The Feminist Duration Reading Group focuses on under-known and under-appreciated feminist texts, movements and struggles from outside the Anglo-American feminist tradition. The group was established in March 2015 by Helena Reckitt, at Goldsmiths, University of London and relocated in July 2015 to SPACE in Hackney, East London where it was hosted until April 2019. In June 2019, the group began a year-long residency at the South London Gallery focused on intersectional feminisms in the UK context.

FDRG sessions have been organised with Emilia-Amalia at Art Metropole in Toronto; in London at the Barbican Art Centre; Mimosa House, AntiUniversity; as part of The Table at the Swiss Church; and elsewhere in the UK at Grand Union, Birmingham; De La Warr Pavilion, Bexhill-on-Sea; and Hypatia Trust, Penzance.           

Currently the group meets once a month, alternately on the second Wednesday of the month at 7pm at the South London Gallery, and the second Saturday of the month at 4pm a non-institutional venue.

The FDRG welcomes feminists of all genders and generations to explore the legacy and resonance of art, thinking and collective practice from earlier periods of feminism, in dialogue with contemporary practices and movements.

Working Group

FDRG activities are initiated by a Working Group. Current members are:

Giulia Antonioli, Angelica Bollettinari, Lina Džuverović, Lily Evans-Hill, Sabrina Fuller, Haley Ha, Félicie Kertudo, Mariana Lemos, Ceren Özpinar, Sara Paiola, Helena Reckitt, Justin Seng, Ehryn Torrell and Fiona Townend.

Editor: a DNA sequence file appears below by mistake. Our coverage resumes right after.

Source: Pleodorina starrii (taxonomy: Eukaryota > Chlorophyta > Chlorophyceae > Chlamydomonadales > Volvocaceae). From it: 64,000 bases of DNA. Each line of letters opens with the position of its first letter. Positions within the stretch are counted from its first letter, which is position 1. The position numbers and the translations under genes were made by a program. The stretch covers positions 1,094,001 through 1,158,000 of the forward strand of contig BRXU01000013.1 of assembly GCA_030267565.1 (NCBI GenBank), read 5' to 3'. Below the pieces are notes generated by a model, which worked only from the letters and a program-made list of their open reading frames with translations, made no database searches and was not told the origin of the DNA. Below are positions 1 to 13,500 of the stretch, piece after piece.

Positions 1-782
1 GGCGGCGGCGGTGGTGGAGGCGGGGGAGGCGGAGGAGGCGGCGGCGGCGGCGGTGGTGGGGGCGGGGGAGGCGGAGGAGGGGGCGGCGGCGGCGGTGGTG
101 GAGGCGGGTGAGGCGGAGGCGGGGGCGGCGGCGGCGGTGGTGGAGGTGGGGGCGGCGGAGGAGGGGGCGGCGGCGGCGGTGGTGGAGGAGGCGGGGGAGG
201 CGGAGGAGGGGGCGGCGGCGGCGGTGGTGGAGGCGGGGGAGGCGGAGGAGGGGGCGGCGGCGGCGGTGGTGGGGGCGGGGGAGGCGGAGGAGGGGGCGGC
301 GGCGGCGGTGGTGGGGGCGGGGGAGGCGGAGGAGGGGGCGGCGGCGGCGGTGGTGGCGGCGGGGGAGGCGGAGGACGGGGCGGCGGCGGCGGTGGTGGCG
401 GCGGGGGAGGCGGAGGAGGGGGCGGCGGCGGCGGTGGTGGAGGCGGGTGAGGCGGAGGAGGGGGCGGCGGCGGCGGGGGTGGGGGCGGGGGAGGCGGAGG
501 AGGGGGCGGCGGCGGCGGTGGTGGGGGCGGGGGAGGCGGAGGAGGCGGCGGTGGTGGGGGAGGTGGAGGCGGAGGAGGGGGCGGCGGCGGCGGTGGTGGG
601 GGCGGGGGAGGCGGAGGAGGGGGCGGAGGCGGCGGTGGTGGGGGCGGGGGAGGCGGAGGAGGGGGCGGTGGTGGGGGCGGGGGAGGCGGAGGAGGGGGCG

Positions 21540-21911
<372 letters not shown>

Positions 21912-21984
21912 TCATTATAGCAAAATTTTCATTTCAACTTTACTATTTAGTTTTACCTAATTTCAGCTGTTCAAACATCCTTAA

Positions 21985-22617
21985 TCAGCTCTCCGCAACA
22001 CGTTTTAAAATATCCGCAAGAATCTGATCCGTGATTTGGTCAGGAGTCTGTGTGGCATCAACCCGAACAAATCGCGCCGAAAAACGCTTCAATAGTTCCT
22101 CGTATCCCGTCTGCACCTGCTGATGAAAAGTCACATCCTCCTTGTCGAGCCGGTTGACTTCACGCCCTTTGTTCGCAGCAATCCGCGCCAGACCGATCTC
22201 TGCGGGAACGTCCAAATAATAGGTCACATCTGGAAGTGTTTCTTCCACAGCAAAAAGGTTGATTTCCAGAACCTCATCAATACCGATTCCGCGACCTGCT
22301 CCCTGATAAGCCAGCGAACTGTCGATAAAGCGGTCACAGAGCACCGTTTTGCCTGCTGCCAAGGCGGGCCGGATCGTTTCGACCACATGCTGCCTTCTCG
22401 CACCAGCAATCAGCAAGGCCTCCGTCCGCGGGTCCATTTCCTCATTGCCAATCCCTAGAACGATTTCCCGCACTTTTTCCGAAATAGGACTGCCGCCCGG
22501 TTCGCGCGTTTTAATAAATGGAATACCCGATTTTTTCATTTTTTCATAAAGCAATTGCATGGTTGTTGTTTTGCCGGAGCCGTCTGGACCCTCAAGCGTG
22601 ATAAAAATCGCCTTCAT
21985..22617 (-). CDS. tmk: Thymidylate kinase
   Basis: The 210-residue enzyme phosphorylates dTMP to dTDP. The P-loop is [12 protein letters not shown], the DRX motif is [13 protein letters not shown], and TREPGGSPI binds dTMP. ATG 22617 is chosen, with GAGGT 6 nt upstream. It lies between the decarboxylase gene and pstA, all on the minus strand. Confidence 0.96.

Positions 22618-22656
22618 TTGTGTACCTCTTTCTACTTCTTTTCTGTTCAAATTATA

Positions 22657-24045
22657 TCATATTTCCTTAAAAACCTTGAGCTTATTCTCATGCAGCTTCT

Contact us:

If you would like to join the reading group mailing list or propose a focus for a session, or invite us to lead a meeting, please contact: feministduration@gmail.com 

Right-Wing Women

Right-Wing Women

Tue 4 July, 7-9pm
SPACE Mare Street
Free & all welcome

Led by Alexandra Kokoli

In a deeply ambivalent celebration of Independence Day, this 4th July revisits the writing of Andrea Dworkin, American research-led polemicist and radical feminist activist. Together we read the first chapter of Dworkin’s book Right-Wing Women (New York: Perigree, 1983), ‘The Promise of the Ultra-Right’ (pp. 13-35), and discuss its historical and current implications and insights in the context of the recent resurgence and mainstreaming of the ultra right.

Although Dworkin’s work is well-known within Anglophone feminist circles, and her ideas on sexual violence and pornography have been hotly debated and contested, relatively little attention has been paid to her analysis of right-wing women.  

This session is led by feminist art historian Alexandra Kokoli.

Right-Wing Women is widely available in paperback and can also be freely accessed online

Wages for Housework, the Canadian Context

Wages for Housework, the Canadian Context

Questioning Through Writing

Questioning Through Writing